Theological interpretation is more than defensive, it also helps provide thicker reading. Robust orthodoxy gives space to deeper and more wonderful nuance to be observed in the text. The more sophisticated our Christology is, the better we will recognize Christological themes and developments in a passage. This has a constructive effect, as these observations in the text contribute to a fuller and well-formed biblical Christology. Furthermore, this thicker reading is appropriately canonical, giving attention to the specific contribution of a passage—diachronically and synchronically—to the truth the Bible presents as a unit.
Of course, the most public demonstration of theological reading is the proclamation of the word. Preaching is central to the church gathering, as hearing the word is what edifies the church (Eph 4:11–16). Theology plays a crucial role in preaching, as preaching is the predominant teaching post within the fellowship. Theology does not hijack the sermon, but the sermon must be theologically informed. In other words, just as our reading must be guarded by doctrine, so must the sermon. “Of course, proclamation does not have the same relation to the truth of Christian doctrine as systematic theology,” wrote Pannenberg. “Claiming that the content of Christian doctrine is true in detail, proclamation implicitly presupposes its inner coherence and its coherence with all that is true. In systematic theology, however, this coherence itself is the object of the investigation and presentation of the doctrinal content.”48 The sermon need not be a presentation of a systematic theology (in fact, in most cases it should not be such a presentation), but the sermon must have systematic sensibilities. The preacher has a responsibility to teach truth, and the text for exposition must not be taught in a way that so expounds “one place of Scripture, that it be repugnant to another.”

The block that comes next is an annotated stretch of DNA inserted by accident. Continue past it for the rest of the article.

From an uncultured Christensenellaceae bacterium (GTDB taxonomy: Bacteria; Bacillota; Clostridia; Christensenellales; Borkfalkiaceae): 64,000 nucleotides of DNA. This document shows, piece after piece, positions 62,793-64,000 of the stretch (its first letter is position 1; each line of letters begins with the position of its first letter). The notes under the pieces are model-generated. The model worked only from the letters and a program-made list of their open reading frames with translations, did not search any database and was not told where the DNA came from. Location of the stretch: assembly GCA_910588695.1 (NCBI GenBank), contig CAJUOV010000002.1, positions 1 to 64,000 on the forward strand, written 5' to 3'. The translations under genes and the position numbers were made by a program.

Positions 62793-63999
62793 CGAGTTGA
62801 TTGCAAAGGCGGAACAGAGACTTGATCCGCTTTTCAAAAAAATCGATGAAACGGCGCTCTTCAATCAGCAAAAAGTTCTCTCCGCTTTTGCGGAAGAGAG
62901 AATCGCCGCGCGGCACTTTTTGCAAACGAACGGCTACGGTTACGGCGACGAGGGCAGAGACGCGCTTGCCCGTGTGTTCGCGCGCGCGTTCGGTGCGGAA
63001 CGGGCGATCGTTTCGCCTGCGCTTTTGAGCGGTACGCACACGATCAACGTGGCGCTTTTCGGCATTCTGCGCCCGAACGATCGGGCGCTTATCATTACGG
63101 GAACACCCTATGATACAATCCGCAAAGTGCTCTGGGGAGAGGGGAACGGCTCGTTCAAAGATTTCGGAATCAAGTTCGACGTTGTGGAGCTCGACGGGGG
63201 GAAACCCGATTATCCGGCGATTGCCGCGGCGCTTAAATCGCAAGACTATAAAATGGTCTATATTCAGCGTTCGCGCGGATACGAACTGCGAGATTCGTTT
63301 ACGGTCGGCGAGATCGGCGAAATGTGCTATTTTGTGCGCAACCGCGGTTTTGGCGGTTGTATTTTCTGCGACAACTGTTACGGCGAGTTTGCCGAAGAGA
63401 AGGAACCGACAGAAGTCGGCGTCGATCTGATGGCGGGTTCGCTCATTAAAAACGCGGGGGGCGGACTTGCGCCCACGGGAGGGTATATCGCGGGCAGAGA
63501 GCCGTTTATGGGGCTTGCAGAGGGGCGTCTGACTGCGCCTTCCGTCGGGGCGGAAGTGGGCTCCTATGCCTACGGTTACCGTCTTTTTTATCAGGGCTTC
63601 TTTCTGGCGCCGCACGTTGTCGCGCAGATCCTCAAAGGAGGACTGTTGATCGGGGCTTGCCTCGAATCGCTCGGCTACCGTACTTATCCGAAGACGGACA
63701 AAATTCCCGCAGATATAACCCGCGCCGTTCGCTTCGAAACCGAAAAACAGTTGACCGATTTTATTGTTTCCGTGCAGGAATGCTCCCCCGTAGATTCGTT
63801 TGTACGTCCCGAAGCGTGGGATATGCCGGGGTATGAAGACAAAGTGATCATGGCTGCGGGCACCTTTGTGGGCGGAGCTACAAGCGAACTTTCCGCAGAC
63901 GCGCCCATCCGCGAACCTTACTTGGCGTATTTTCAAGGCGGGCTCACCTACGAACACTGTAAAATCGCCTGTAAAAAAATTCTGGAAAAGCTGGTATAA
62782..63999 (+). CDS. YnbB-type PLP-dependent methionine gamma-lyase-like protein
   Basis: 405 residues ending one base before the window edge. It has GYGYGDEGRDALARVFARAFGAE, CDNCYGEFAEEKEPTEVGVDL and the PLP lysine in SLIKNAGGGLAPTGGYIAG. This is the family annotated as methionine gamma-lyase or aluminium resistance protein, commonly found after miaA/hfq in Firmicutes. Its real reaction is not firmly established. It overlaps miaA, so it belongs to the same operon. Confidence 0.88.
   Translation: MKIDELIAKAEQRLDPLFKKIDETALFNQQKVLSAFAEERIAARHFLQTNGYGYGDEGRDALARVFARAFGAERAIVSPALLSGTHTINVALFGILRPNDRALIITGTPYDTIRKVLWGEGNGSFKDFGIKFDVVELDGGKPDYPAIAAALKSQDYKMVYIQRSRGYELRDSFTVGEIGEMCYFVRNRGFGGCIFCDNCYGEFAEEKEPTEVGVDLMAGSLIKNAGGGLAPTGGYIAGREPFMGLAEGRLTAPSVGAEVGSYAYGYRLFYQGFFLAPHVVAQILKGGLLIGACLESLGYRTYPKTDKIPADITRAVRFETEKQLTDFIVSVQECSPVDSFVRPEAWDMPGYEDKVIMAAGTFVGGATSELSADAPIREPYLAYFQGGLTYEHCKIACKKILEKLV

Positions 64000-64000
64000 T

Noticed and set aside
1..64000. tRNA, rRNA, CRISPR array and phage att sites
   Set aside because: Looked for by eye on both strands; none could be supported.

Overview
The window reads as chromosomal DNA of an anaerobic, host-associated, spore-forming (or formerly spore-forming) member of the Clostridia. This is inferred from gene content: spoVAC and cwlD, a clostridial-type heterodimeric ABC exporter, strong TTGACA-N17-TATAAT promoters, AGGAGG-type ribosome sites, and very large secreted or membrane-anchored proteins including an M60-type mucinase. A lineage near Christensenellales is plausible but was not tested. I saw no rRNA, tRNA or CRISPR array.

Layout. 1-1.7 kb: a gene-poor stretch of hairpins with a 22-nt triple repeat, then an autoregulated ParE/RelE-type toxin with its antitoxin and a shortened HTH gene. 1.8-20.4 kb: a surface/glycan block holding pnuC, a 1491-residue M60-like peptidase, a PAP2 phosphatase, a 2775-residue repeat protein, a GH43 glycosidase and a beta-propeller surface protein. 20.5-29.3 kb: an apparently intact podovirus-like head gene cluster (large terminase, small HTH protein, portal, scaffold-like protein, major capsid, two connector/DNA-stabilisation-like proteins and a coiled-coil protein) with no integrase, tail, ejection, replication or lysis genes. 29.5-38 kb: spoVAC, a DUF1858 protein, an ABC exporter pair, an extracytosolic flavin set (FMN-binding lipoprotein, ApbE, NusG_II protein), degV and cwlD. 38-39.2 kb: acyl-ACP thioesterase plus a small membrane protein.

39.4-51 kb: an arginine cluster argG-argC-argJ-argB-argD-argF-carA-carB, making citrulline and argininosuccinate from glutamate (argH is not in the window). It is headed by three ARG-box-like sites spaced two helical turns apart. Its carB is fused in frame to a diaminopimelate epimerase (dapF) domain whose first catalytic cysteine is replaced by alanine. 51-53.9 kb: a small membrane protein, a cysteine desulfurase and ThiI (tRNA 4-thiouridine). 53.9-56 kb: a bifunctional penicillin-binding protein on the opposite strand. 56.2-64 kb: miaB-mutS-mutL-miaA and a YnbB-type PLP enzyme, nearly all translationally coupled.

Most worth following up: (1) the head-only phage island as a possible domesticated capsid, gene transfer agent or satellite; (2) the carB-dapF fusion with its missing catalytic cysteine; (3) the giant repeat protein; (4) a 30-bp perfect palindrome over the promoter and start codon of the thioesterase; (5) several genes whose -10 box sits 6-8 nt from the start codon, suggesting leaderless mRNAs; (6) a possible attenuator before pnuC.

“Rightly handling the word of truth.”